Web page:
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    Nigerian e-mail scammers jailed11/21/05

    Nigerian e-mail scammers jailed11/21/05 _|_ 10:01 AM PST Reuters, for ReutersADVERTISEMENTLAGOS-A court has sentenced twomen to a total of 37 years in prison fortheir part in defrauding a Brazilianbank of $242 million, the biggest scamin Nigerian history, newspapersreported on Saturday. The sentencing of Emmanuel Nwudeto 25 years and Nzeribe Okoli to 12years follows negotiations in whichthey agreed to plead guilty to 16 ofthe 91 original charges, and to forfeitassets worth at least $121.5 million tothe victims of the scam.A third fraudster, Amaka Anajemba,was sentenced to two and a half yearsin prison in July after agreeing toreturn $48.5 million to the SaoPaolo-based Banco Noroeste, whichcollapsed after the theft."The activities of the accused personsnot only led to the collapse of a bankin a foreign country, but also broughtmiseries to many innocent people,"Justice Joseph Oyewole was reportedas saying.The fraudsters obtained the money bypromising a member of the bank staffa commission for funding anon-existent contract to build anairport in Nigeria's capital Abuja.Scams have become so successful inNigeria that anti-sleaze campaignerssay swindling is one of the country'smain foreign exchange earners afteroil, natural gas and cocoa.These are the first major convictionsachieved by the Economic andFinancial Crimes Commission (EFCC),which was established in 2003 tocrack down on Nigeria's thrivingnetworks of e-mail fraudsters.Typically fraudsters send out junke-mails around the world promisingrecipients a share in a fortune inreturn for an advance fee. Those whopay never receive the promisedwindfall.Ranked the world's sixth most corruptcountry, according to an index byTransparency International, Nigeriahas given new powers to the EFCC,which is prosecuting about 200 fraudand corruption cases.The antifraud agency has arrestedmore than 200 junk mail scamsuspects since 2003. It says it has alsoconfiscated property worth $200million and secured 10 otherconvictions.Story Copyright_© 2005 ReutersLimited._All rights reserved.<< Back to All NewsSend feedback on this CNETNews.com channel to:news-avantgo@cnet.com Copyright © 1995-2005 CNETNetworks, Inc. All rights reserved.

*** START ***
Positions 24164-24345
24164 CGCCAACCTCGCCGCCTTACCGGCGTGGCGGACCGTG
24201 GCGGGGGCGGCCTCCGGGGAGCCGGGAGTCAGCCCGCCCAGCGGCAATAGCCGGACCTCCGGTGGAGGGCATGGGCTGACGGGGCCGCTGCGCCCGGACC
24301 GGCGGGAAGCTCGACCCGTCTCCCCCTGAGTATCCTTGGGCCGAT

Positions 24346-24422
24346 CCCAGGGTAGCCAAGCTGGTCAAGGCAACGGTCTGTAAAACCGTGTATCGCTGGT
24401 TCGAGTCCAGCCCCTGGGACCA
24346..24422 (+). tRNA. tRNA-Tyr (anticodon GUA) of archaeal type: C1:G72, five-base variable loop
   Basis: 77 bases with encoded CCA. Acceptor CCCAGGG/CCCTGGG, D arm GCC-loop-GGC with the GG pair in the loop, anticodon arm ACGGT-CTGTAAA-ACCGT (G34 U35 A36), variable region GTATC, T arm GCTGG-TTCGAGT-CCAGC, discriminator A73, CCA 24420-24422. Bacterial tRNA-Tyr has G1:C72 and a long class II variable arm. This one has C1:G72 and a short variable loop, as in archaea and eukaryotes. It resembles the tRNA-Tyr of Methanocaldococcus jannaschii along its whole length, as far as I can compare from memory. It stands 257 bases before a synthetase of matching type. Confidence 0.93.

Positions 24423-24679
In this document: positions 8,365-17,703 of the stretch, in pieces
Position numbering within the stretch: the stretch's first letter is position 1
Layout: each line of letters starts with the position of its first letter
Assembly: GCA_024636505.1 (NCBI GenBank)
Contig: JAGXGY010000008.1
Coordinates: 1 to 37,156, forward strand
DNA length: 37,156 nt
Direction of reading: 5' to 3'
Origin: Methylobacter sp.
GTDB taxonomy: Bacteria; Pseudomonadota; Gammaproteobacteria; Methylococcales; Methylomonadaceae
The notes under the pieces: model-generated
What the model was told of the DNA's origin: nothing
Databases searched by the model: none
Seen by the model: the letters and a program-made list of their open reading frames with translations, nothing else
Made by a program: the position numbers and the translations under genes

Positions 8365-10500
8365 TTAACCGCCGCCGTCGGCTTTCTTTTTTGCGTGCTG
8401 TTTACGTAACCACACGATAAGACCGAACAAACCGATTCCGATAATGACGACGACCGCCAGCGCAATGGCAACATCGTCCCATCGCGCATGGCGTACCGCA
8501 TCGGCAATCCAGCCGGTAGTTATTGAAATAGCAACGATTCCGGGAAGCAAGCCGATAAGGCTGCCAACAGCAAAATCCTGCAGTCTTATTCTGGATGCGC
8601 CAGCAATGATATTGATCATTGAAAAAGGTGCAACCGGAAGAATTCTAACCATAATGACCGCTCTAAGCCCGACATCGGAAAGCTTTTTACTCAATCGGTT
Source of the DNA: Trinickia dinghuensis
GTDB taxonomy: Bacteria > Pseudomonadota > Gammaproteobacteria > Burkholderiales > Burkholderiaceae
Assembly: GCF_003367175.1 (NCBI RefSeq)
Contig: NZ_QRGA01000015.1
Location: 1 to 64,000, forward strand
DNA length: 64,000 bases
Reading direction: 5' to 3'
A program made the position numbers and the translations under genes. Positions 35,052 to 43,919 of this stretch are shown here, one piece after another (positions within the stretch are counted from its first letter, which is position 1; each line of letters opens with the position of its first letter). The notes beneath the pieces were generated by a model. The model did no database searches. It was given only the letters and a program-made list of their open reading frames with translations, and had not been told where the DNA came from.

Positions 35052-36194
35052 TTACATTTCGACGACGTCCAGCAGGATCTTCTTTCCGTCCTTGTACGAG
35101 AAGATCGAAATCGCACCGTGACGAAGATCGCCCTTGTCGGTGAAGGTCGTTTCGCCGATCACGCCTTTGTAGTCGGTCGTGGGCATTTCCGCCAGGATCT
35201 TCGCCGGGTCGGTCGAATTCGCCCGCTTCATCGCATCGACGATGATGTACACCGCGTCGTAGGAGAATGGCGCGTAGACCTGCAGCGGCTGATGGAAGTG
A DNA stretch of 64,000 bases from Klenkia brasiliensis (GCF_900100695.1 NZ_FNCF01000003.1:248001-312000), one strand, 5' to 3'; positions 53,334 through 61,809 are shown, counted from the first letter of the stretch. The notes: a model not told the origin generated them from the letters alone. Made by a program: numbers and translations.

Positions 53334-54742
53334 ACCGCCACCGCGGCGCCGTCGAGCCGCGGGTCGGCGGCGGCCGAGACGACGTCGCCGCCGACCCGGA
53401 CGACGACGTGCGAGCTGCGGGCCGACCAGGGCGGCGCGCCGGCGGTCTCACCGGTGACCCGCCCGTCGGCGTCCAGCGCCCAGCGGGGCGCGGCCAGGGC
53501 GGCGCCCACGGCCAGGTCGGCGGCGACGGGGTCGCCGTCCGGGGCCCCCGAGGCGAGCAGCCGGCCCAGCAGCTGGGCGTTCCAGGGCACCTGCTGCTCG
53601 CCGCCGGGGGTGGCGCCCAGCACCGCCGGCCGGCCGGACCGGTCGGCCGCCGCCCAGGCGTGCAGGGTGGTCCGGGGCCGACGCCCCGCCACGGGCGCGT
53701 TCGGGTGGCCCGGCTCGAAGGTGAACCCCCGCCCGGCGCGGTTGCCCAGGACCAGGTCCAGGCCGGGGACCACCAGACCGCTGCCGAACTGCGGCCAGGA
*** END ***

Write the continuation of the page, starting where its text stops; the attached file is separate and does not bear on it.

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    Are these the guys that would send emails claiming they were Nigerian royalty?

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